What is Trigeminal Neuralgia And How Can It Be Treated?

May 6, 2022

Neurosurgery is a highly precise field used to treat several conditions that are often life-threatening or life-altering, with the aim of using minimal interventions to create huge differences.

The disorder trigeminal neuralgia is the latter, but it can also be a life-halting for over 355,000 people who experienced the disorder with episodes of debilitating facial pain.

Thankfully, trigeminal neuralgia treatment with Gamma Knife surgery, can minimise the painful episodes it causes.

Trigeminal neuralgia was first described by John Fothergill in 1773 as a sudden, sharp facial pain that many patients compare to an electric shock to the gums, teeth or jaw.

Due to the level of pain, the unexpected nature of episodes and the long-lasting physical and mental effects TN can have, it has unfortunately been referred to as the “suicide disease”, after a Harvey Cushing study reported on 123 cases between 1896 and 1912.

The trigeminal nerve, which gives the disorder part of its name, is the nerve responsible for biting and chewing, which is often triggered by eating or light touch.

This unfortunately can lead to the condition being misdiagnosed as a more benign but still painful condition such as temporomandibular disorder (TMD), a dental condition that causes pain in the jaw or ear but often goes away on its own or with the help of a retainer.

On the other hand, trigeminal neuralgia is a nerve disorder that needs to be differentiated from TMD and other conditions caused by chewing and biting, such as a cracked tooth or infection.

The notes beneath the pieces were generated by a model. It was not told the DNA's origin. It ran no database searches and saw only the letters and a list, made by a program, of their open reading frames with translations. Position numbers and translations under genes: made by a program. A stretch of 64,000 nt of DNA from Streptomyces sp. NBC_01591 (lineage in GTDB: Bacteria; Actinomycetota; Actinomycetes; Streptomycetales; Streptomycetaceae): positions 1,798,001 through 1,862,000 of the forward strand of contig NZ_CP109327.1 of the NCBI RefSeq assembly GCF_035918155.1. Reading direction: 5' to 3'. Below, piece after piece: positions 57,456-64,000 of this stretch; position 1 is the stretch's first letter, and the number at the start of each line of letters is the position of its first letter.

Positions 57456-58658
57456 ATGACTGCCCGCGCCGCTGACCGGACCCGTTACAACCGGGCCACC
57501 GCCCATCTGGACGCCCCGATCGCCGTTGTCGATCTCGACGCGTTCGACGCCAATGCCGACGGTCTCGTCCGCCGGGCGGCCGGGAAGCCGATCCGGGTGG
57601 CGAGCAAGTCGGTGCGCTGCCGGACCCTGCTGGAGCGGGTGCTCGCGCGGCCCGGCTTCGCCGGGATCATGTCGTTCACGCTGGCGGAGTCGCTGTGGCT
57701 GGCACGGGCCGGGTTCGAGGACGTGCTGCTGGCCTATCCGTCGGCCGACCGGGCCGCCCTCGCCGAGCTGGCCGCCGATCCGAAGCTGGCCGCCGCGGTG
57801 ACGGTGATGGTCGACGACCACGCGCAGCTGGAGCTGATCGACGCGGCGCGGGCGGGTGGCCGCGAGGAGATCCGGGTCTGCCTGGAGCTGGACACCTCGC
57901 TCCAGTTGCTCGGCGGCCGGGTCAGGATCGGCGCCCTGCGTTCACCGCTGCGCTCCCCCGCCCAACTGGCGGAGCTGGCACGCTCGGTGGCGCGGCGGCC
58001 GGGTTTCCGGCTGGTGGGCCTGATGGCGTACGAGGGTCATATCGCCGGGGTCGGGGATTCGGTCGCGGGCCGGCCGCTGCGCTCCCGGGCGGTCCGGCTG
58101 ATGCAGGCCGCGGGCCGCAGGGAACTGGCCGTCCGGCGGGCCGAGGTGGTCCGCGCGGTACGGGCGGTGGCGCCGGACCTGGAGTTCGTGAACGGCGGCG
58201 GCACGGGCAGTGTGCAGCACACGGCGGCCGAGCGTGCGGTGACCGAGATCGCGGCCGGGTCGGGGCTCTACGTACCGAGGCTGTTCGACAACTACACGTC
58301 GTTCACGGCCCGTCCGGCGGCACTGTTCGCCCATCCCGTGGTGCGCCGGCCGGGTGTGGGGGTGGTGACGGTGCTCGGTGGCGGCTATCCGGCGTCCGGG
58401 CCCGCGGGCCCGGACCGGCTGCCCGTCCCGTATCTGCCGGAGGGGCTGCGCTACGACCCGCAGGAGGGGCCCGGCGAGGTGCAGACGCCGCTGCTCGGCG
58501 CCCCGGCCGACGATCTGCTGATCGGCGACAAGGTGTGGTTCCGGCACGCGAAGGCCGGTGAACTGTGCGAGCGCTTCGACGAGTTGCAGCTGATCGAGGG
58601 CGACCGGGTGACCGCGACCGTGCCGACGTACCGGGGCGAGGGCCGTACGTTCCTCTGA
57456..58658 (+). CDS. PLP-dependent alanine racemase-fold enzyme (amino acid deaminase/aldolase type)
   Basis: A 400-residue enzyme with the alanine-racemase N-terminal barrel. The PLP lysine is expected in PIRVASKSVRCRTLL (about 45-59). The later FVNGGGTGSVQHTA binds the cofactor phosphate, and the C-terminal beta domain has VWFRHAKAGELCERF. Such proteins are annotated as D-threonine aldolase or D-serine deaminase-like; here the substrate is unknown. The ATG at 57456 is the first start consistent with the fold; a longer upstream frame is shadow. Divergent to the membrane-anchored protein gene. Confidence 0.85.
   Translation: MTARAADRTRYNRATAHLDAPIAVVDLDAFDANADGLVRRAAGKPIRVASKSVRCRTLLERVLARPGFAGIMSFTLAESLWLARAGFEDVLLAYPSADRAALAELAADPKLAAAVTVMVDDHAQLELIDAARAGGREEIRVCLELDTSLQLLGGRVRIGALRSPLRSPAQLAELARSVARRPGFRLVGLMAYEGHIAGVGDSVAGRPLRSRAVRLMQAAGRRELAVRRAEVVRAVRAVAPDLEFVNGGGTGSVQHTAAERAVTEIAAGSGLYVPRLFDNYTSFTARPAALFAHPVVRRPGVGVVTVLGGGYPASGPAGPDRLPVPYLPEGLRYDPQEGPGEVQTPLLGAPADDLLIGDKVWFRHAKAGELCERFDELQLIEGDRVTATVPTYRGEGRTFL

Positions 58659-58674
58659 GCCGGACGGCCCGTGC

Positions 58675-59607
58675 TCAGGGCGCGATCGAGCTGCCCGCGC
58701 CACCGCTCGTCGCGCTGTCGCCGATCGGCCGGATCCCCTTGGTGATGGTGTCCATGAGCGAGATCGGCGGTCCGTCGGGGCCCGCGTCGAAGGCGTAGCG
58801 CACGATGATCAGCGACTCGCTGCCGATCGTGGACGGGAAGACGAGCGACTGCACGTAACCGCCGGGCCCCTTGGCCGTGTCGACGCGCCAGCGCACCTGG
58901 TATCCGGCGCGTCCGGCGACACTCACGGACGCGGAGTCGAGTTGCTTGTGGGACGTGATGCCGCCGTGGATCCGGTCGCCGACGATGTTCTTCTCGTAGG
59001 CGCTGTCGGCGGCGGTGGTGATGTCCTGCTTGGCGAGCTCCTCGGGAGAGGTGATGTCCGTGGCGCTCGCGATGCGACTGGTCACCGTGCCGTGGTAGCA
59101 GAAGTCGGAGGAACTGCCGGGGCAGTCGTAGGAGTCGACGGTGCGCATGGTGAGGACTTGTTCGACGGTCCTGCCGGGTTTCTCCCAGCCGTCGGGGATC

Some dentists diagnose it this way by using a local anaesthetic that blocks TN but not other masticatory pain.

Once TN has been discovered, the next step is treatment. Often the first-line treatment will be the anticonvulsant medication carbamazepine, which is also used to treat epilepsy, with other alternative medicines available if this does not work.

However, if the anticonvulsant medicine is ineffective or causes major side effects, there are also surgical treatments that can potentially help if a medication cannot.

These are divided into those that damage the nerve at a precise point to stop it from causing pain and others that relieve pressure and pain.

The main surgical intervention was microvascular decompression, an invasive surgery which involves making an incision behind the ear and placing a pad between the compression area and nerve to stop it from causing pain responses.

Whilst effective, it is also an invasive surgery, requiring general anaesthetic and a long period of recovery.

However, an increasingly popular treatment is stereotactic radiosurgery, also known as Gamma Knife surgery, which can be done without anaesthetic, without any incisions, and as an Outpatient without any hospital stay and minimal recovery time.